An in silico investigation of modelled Extracorporeal Life Support (ECLS) via a femoral arterial cannula revealed the existence of both a defined separation zone between the opposing flows (ECLS, native flow) and different ranges dependent on flow distribution. The interaction between pulsating native circulation and constant ECLS flow is dynamic. A transient simulation model was developed to investigate the dynamic influence on this fluid mechanical interaction. The in silico model is based on a CT-generated 3D model derived from a life-sized silicon aorta. A geometric standard cannula (16Fr) is inserted femoral. Inlet boundary conditions such as the temporal flow profile of a subject from the left ventricle (native circulation) and the flow from the femoral cannula are varied such that during transient simulations the summed flow (total perfusion) is 5.5 l/min. The outlet pressure boundary conditions at the branching arteries are selected such as to model the downstream vascular system. Transient simulations revealed the dynamic effects of different flow fractions (Heart - ECLS) on the flow. Stationary simulations show a separation zone between the two flows, the position of which respectively the ECLS-range, oscillates dependent of the native circulation. Furthermore, it was noted that a raised pulse was impedimental to ECLS. This can be partly compensated by increasing the length of cannula inserted. At the same time the ECLS supply for the brain can improve at the cost of performance post-bifurcation. Increasing the ECLS fraction to above 50% flow led to retrograde flow combined with blood suction from the femoral artery. The EMPAC project model has been further developed to include investigation of the dynamic effects of blood flow. This has made it possible for the first time to analyse in detail and evaluate the temporal effects of both opposing flows streams. A subsequent investigation explains whether aortic elasticity plays a significant role. © 2018 Markus Bongert et al.
    view abstract10.1515/cdbme-2018-0014
  • Optimization of the operation characteristic of a highly stressed centrifugal compressor impeller using automated optimization and metamodeling methods
    Geller, M. and Schemmann, C. and Kluck, N.
    Proceedings of the ASME Turbo Expo 2C-2017 (2017)
    The continuously rising global demand for energy together with simultaneously decreasing resources has made the topic of energy efficiency - and therefore optimization - one of the fundamental questions of our time. Turbomachinery is one of the most important parts of the process chain in nearly every case of energy conversion. This makes the turbomachine a promising approach point for optimizations. The special relevance of this topic in regard to the global challenge of climate change can be illustrated by a simple calculation: If the efficiency of a turbo compressor with a power consumption of 15MW is improved by one percent, approximately 2t CO2 per day or over 760t CO2 per year can be saved.1 This work describes the optimization of the operation characteristic of a highly stressed centrifugal compressor impeller with regard to the size of the operation range and the efficiency in the operation point. The base impeller used for this optimization has already been pre-optimized by classical engineering methods utilizing analytical and empirical models. Due to the high mechanical stress in these kind of turbo impellers, each design has to be checked for compliance with the structural constraints in addition to the fluid dynamic computations. This context results in a highly complex, multicriterial, high dimensional optimization problem. The main subjects of the presented work are a robust geometry generation and grid generation, a highly automated workflow for the computation of the operation characteristic and the mechanical results and the representation of the operation characteristic by scalar parameters. Utilizing these tools a DOE is performed and based on its results a metamodel is created. The optimization is carried out on the metamodel using a Particle Swarm algorithm The workflow presented in this work utilizes in-house preprocessing tools as well as the tools of the ANSYS Workbench. The operation characteristics are computed using an in-house tool to control the ANSYS CFX-Solver. The statistical and stochastic pre- and post-processing as well as the metamodeling are carried out in optiSLang. Copyright © 2017 ASME.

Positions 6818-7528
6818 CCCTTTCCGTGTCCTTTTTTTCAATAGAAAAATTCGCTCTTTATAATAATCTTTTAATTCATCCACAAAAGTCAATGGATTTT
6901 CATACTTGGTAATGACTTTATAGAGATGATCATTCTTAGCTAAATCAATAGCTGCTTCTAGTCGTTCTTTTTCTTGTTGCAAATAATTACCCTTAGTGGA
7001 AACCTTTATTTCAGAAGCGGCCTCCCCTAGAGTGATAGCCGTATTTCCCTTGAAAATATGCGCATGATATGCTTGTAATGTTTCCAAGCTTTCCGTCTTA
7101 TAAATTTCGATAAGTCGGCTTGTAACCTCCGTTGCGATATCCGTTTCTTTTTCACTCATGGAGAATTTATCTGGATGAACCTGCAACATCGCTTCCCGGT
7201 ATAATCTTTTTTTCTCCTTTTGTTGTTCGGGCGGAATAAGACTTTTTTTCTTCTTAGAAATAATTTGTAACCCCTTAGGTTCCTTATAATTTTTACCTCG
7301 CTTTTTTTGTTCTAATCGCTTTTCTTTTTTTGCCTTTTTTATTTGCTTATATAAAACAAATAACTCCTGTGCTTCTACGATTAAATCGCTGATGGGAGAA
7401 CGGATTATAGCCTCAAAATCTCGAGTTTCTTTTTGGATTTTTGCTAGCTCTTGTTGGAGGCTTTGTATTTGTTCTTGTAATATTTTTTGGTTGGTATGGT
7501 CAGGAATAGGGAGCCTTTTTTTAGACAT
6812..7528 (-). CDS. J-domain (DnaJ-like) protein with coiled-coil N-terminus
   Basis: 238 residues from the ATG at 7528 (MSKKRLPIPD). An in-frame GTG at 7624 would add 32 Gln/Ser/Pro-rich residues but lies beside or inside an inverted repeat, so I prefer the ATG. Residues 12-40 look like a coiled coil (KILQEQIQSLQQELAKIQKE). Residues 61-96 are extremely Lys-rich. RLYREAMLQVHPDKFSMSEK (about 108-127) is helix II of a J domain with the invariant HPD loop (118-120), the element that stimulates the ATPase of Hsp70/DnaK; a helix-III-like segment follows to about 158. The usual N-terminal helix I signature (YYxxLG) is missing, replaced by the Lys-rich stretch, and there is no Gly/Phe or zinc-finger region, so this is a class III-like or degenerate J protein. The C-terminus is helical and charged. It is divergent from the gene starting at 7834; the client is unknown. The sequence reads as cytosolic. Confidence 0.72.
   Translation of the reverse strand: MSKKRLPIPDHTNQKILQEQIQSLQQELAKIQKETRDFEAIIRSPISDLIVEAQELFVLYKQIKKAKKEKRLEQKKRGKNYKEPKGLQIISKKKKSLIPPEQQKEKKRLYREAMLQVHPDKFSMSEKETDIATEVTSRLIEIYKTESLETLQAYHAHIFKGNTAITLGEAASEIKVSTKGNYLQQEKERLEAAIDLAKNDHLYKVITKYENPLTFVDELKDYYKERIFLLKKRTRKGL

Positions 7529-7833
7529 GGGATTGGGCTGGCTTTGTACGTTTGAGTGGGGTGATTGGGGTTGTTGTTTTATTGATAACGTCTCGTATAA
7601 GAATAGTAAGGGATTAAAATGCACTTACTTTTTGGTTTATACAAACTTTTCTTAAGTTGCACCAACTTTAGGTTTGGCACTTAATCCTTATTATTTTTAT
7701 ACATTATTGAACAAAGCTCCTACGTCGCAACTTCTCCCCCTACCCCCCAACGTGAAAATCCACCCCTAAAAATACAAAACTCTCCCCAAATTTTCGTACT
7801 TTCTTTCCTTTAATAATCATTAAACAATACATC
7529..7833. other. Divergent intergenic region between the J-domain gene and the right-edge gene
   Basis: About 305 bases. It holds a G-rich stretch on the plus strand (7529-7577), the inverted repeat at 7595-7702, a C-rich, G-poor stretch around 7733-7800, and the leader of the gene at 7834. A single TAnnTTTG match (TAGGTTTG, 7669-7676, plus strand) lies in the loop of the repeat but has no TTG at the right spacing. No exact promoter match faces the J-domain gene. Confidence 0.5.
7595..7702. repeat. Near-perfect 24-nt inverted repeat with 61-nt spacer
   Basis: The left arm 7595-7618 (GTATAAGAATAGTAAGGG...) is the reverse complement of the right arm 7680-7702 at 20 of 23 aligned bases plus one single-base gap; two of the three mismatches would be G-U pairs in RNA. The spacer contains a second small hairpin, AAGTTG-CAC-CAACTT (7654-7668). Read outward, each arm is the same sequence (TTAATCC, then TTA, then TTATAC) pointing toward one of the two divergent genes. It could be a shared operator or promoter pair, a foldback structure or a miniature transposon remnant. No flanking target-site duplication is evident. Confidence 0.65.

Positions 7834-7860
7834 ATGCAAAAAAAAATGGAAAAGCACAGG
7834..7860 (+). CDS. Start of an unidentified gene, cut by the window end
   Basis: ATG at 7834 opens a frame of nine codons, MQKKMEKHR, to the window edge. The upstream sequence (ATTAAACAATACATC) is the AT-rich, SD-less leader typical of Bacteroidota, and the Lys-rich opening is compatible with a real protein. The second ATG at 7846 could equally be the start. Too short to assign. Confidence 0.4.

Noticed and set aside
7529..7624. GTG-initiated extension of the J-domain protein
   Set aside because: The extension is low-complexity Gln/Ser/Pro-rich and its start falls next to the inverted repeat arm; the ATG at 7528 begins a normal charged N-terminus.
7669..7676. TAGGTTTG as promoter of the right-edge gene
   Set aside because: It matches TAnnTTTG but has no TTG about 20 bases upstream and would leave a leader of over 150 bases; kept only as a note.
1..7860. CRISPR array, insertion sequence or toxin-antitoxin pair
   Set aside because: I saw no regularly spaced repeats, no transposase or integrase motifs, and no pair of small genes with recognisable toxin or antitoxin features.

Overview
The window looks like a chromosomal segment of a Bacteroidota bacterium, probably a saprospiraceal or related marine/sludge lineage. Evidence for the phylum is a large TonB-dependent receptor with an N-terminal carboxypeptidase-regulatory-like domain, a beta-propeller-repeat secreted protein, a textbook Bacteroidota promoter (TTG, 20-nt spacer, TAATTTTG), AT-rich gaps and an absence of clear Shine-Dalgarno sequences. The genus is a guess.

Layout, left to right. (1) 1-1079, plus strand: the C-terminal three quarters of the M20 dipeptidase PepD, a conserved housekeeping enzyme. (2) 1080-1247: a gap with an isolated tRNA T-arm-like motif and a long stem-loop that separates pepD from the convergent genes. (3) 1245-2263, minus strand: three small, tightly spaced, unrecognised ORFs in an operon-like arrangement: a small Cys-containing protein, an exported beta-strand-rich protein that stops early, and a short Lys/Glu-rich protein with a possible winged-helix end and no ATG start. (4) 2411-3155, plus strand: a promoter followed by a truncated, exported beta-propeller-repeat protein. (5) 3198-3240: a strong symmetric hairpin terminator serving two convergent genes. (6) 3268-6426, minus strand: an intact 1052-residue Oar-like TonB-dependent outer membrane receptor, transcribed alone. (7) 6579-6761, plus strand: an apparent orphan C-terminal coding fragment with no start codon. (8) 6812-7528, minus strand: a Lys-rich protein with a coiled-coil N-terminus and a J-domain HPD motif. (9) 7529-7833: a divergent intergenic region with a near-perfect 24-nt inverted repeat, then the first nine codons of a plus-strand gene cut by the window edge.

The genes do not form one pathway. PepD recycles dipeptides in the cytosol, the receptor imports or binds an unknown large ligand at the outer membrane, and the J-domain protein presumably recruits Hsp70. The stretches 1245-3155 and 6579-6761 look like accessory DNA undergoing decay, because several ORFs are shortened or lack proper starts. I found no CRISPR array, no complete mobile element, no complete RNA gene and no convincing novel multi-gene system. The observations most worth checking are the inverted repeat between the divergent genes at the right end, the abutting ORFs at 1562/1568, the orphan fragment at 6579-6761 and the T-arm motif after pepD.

view abstract10.1115/GT2017-63262
  • Simulation of radial journal bearings using the FSI approach and a multi-phase model with integrated cavitation
    Geller, M. and Schemmann, C. and Kluck, N.
    Progress in Computational Fluid Dynamics 14 (2014)
    Journal bearings are an essential component in mechanical engineering. While the fundamental functional principle is well known, the internal processes in a bearing and the complex interactions between lubrication film and bearing structure have hitherto not been fully researched. Traditionally journal bearing analysis is carried out by special simulation codes based on lubrication theory or use of the Reynolds equation. To take phenomena such as turbulence, cavitation or heat transfer into account, empirical and numerical models are integrated into the calculations. These codes have proven to be efficient and sufficiently accurate for fundamental bearing analysis but are also subject to certain limitations in that they do not allow visualisation of physical phenomena such as cavitation, recirculation or elastohydrodynamic effects in complex geometries. This paper presents an approach based on state of the art numerical fluid structure interaction (FSI) methods. Application of three dimensional computational fluid dynamics (CFD) and finite element methods (FEM) allows the analysis of arbitrary bearing geometries. Furthermore, this approach also permits a detailed analysis of flow phenomena inside the bearing. Copyright © 2014 Inderscience Enterprises Ltd.
    view abstract10.1504/PCFD.2014.059196